ensue

verb

en·​sue in-ˈsü How to pronounce ensue (audio)
en-
ensued; ensuing

transitive verb

: to strive to attain : pursue
I wander, seeking peace, and ensuing it Rupert Brooke

intransitive verb

: to take place afterward or as a result
Choose the Right Synonym for ensue

follow, succeed, ensue, supervene mean to come after something or someone.

follow may apply to a coming after in time, position, or logical sequence.

speeches followed the dinner

succeed implies a coming after immediately in a sequence determined by natural order, inheritance, election, or laws of rank.

she succeeded her father as head of the business

ensue commonly suggests a logical consequence or naturally expected development.

after the talk a general discussion ensued

supervene suggests the following or beginning of something unforeseen or unpredictable.

unable to continue because of supervening circumstances

Example Sentences

Recent Examples on the Web The officials stopped action before any mayhem could ensue, but Twitter loved it. Scott Horner, The Indianapolis Star, 13 Nov. 2022 Since Congress will need to pass legislation to raise the debt ceiling early next year, a showdown could ensue over the federal government's borrowing limit, Salisbury noted. Irina Ivanova, CBS News, 8 Nov. 2022 The unions that voted down the agreement have vowed to continue negotiations at least until Nov. 19, when a strike could ensue. Max Zahn, ABC News, 27 Oct. 2022 If the field draws in more consumer electronics companies, Kelley said, all sorts of innovation could ensue. Jon Healey, Los Angeles Times, 17 Oct. 2022 Since filming the first installation of the iconic film franchise, the starlets have remained close friends and with a friendship like theirs, pranks are bound to ensue. Chaise Sanders, Country Living, 13 Oct. 2022 With Thanksgiving and Christmas around the corner, the holiday cooking madness will ensue in the next couple of months. Sara Coughlin, SELF, 20 Oct. 2022 When the stock price of a shorted stock rises, a short squeeze can ensue, forcing the price to rise even more dramatically. Q.ai - Powering A Personal Wealth Movement, Forbes, 5 Oct. 2022 Then a debate would ensue about what condiment to use with salami and eggs. Ellyn Laub, Sun Sentinel, 15 Sep. 2022 See More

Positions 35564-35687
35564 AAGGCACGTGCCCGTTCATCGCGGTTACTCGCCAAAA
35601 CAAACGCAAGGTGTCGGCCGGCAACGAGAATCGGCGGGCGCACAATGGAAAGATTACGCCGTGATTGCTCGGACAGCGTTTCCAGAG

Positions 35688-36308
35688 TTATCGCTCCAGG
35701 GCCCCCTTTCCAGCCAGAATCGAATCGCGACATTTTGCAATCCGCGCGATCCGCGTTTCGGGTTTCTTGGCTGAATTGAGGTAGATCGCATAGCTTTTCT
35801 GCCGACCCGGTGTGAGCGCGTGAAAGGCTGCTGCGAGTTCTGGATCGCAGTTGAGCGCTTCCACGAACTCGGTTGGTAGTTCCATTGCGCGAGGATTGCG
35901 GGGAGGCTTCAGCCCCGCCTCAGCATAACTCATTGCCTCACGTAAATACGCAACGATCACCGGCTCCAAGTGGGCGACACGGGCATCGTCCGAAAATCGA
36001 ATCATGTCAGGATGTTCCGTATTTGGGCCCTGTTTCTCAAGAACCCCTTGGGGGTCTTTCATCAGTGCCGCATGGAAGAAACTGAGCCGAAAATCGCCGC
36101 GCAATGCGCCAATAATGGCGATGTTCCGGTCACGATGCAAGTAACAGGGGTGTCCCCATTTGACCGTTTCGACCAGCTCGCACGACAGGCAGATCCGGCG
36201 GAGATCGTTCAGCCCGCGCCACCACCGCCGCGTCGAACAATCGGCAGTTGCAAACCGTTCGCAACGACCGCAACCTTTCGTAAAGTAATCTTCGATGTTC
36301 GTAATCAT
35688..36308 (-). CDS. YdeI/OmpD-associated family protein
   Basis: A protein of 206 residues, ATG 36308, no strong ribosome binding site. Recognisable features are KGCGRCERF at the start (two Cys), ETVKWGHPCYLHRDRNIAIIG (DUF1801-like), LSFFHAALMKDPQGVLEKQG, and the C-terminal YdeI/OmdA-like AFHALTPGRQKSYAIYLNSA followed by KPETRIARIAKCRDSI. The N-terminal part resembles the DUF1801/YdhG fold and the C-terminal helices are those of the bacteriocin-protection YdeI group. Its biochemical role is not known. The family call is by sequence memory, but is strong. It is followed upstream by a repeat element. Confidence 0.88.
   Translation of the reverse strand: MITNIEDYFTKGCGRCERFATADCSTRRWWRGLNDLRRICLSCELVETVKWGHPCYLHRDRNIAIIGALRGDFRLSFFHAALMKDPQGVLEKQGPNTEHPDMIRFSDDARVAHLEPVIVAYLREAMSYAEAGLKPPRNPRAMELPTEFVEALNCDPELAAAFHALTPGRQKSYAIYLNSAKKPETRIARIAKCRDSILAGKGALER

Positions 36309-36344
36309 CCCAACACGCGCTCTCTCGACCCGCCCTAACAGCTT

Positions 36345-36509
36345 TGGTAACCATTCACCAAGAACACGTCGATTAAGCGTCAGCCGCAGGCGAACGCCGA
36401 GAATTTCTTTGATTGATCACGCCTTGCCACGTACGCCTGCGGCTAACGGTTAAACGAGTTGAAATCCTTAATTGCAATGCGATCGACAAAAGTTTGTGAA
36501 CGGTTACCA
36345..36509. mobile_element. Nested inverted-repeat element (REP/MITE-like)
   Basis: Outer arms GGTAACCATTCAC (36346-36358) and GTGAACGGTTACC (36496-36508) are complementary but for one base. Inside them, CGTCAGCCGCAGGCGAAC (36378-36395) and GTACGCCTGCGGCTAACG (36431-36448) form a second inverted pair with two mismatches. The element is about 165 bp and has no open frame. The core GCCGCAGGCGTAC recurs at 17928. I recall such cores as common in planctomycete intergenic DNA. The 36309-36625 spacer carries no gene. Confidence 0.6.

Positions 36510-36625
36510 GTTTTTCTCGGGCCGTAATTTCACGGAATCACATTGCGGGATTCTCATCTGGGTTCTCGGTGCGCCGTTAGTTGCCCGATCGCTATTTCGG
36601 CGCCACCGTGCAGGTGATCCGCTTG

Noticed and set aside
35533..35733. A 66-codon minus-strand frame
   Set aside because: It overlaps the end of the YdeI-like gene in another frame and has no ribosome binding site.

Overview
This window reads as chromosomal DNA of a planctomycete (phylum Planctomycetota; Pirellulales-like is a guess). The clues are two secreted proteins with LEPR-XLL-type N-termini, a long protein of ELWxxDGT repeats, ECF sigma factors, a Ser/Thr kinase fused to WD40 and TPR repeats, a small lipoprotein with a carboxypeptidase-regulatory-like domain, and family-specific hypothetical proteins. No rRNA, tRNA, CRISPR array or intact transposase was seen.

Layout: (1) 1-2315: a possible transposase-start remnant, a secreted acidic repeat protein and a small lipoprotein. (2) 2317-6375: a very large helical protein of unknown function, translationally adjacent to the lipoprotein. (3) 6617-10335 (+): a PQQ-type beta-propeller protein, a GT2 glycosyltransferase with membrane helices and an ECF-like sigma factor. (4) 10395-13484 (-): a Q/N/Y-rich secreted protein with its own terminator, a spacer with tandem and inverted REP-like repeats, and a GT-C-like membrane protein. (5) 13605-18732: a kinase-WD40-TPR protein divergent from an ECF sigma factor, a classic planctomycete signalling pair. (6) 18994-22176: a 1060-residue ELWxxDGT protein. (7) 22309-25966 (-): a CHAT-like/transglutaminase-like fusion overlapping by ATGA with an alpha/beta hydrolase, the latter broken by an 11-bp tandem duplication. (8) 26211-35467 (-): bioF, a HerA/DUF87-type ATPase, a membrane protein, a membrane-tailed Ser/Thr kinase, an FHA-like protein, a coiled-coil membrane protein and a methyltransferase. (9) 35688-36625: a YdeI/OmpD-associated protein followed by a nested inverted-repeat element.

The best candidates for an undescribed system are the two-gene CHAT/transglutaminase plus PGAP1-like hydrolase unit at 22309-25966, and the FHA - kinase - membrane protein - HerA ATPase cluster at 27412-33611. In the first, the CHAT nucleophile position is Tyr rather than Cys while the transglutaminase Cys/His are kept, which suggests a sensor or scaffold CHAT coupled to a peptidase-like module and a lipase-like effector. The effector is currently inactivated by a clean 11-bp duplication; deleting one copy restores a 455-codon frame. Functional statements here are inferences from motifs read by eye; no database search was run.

These example sentences are selected automatically from various online news sources to reflect current usage of the word 'ensue.' Views expressed in the examples do not represent the opinion of Merriam-Webster or its editors. Send us feedback.

Word History

Etymology

Middle English, from Anglo-French ensivre (3rd singular ensiut), from en- + sivre to follow — more at sue

First Known Use

14th century, in the meaning defined at transitive sense

Time Traveler
The first known use of ensue was in the 14th century

Dictionary Entries Near ensue

Cite this Entry

“Ensue.” Merriam-Webster.com Dictionary, Merriam-Webster, https://www.merriam-webster.com/dictionary/ensue. Accessed 28 Nov. 2022.

Kids Definition

ensue

verb

en·​sue in-ˈsü How to pronounce ensue (audio)
ensued; ensuing
: to come at a later time or as a result : follow
ensuing effects

More from Merriam-Webster on ensue

Last Updated: - Updated example sentences
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